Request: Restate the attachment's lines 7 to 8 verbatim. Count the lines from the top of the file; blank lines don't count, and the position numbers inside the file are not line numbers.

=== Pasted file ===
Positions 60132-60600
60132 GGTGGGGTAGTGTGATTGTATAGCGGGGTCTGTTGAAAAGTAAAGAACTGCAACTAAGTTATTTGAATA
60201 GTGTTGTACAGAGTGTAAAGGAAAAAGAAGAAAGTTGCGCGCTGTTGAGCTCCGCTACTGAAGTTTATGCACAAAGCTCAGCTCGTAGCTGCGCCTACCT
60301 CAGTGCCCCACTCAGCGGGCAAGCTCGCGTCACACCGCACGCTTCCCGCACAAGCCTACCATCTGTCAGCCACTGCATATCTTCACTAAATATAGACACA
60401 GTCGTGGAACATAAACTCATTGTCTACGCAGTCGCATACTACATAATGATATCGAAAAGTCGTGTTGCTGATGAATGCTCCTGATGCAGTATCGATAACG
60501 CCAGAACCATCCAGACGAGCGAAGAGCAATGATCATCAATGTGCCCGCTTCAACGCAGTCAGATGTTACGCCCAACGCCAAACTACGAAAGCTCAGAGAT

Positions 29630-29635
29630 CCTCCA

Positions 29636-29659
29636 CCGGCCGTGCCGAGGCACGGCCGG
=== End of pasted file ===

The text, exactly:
Positions 29630-29635
29630 CCTCCA